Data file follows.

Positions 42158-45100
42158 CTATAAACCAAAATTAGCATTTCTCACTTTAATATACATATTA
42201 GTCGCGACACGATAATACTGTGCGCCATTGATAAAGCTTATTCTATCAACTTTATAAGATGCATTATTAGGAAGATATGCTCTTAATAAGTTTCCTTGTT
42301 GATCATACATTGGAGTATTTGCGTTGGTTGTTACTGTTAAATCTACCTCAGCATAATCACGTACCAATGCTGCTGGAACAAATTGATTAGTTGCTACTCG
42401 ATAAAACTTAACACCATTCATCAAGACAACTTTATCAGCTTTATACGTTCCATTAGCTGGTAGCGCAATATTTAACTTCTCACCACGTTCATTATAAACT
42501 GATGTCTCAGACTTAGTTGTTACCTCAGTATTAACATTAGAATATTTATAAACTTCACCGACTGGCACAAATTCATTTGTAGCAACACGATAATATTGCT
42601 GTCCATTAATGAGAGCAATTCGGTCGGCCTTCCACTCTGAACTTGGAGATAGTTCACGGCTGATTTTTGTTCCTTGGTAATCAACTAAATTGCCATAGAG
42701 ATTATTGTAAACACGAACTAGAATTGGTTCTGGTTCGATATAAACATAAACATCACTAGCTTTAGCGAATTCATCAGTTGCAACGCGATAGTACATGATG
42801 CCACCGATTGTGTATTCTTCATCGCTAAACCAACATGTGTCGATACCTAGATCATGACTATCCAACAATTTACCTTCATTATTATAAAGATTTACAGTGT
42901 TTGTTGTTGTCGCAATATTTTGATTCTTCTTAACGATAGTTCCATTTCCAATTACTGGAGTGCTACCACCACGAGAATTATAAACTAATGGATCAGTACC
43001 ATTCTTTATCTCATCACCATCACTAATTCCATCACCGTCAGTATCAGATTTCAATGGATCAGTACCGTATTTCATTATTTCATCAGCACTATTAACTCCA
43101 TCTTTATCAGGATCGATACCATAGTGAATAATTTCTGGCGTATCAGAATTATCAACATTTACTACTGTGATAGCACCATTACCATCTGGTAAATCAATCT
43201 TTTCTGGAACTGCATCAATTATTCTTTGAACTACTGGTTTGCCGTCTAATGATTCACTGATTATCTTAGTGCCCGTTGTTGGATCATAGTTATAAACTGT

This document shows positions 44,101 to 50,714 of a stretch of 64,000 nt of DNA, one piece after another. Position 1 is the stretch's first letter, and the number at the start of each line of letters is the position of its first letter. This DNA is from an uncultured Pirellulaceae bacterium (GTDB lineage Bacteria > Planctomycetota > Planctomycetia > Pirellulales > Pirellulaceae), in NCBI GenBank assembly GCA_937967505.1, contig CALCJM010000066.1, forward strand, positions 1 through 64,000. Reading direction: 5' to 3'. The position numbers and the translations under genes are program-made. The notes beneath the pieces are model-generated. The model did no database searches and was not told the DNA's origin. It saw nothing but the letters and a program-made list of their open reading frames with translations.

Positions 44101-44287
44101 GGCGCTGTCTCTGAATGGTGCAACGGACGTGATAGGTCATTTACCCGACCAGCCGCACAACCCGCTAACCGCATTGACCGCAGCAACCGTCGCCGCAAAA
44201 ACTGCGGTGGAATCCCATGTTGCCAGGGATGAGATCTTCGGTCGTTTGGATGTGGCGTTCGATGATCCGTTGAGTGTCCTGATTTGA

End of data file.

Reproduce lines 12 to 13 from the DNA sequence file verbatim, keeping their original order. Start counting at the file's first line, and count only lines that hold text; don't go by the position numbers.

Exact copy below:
43101 TCTTTATCAGGATCGATACCATAGTGAATAATTTCTGGCGTATCAGAATTATCAACATTTACTACTGTGATAGCACCATTACCATCTGGTAAATCAATCT
43201 TTTCTGGAACTGCATCAATTATTCTTTGAACTACTGGTTTGCCGTCTAATGATTCACTGATTATCTTAGTGCCCGTTGTTGGATCATAGTTATAAACTGT